Wednesday, August 26, 2009

Don't bust a glut

Settle down, little ones, and hark to a lovely story. Once upon a time there was a brave but somewhat dimwitted lad called Jack, who swapped the family cow for a bag of magic beans (to the great disappointment of his mum), and sowed them, and grew a mighty beanstalk. At the top of the beanstalk lived a rich giant...
What do you mean you’ve heard it before? And what do you mean the panto season doesn’t start for at least another four months? This is serious stuff, as long as we don’t let the facts get in the way of a good story.
Because what we’re talking about here is glut of vegetables, very much à la Jack up a Gum Tree. Or maybe even several gluts. What’s the collective noun for a glut? We already have a flock of seagulls, a parliament of owls, a piteousness of doves (look it up if you don’t believe it). Logically and self-referentially, it ought to be a glut of gluts.
Regular readers will already have been astounded by the report of the 25ft courgettes in Mrs D’s allotment, an effusion of journalistic licence which is already the subject of close scrutiny by the Press Complaints Commission. The effusion, not the allotment.
And every day it gets better. Or worse, depending on your point of view. Because we now have runner beans coming out of our ears, potatoes tumbling around us every time we open the airing cupboard, onions making the mattresses all lumpy, mange-touts that aren’t getting manged. And the Attack of the Ten-Ton Pumpkins is becoming more of a reality by the day.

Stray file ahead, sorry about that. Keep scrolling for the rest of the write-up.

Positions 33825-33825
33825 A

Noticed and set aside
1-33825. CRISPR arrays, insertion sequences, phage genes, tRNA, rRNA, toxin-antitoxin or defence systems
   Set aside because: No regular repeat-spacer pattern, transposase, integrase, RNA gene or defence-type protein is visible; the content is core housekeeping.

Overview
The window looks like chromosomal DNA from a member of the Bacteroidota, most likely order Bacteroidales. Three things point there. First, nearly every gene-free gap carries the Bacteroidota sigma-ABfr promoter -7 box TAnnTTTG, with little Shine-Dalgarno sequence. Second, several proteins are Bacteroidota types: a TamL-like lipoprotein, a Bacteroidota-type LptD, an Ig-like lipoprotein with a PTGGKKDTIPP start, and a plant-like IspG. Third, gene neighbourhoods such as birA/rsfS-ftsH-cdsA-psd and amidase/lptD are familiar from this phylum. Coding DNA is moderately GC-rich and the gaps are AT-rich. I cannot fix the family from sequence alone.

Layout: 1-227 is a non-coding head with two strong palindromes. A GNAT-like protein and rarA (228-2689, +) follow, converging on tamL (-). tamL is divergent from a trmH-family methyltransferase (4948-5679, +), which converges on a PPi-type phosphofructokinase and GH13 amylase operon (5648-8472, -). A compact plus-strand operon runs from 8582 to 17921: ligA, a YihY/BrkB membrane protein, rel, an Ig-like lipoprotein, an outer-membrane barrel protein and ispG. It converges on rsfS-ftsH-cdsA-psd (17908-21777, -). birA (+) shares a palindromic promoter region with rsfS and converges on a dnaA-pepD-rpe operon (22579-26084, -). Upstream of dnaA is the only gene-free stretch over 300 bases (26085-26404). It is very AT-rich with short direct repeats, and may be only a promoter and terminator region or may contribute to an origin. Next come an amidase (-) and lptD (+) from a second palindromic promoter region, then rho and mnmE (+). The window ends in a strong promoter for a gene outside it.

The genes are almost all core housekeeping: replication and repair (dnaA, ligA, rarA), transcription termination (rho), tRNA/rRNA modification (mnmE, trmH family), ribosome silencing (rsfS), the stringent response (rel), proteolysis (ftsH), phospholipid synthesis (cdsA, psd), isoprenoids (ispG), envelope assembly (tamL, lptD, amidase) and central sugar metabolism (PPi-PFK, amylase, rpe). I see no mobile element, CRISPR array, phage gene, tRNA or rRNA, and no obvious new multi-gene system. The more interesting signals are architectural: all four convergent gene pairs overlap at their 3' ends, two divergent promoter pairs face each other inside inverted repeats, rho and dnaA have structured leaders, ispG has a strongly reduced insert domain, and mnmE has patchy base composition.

We’ve even heard of cases where friends have visited others’ houses and not been allowed to leave without taking at least a bushel of beetroot with them. At gunpoint.
This grow-your-own malarkey is all well and good. You commune with nature, you spend the kids’ inheritance on seeds, some of them grow, you save loads of money on greengrocers’ bills. But why does it all have to come to fruition at once?
Why can’t they use some of this gene-splicing technology that everyone’s on about’s all the rage these days to give a controlled flow of organic abundance throughout the year, rather than concentrated into a six-week period between the middle of August and the end of September?
The timing’s pretty damned inconvenient when you come to think about it, what with the kids going back to school and the ongoing redecoration programme. (On which subject, let’s not get into who has locked themselves into the bathroom how many times this week. It will only end in acrimony.)
If you still don’t recognise the extent of the horticultural glut problem, just turn back to page 22: it’s direct action time.
Last Saturday, The Bear pub on Wellsway is held the Bear Flat Glut, which as well as having a certain gloopy-sounding poetry to its name was also a sort of vegetable Swap Shop at which those with a copiousness of carrots could offload them in exchange for someone else’s munificence of marrows.
What a commendable idea. Next time they have one, if we could swap a couple of our overflowing carrier bags of runner beans for any spare beer that the pub might have lying around, then at least one of us would go home happy.
Hope, like carrots, springs eternal...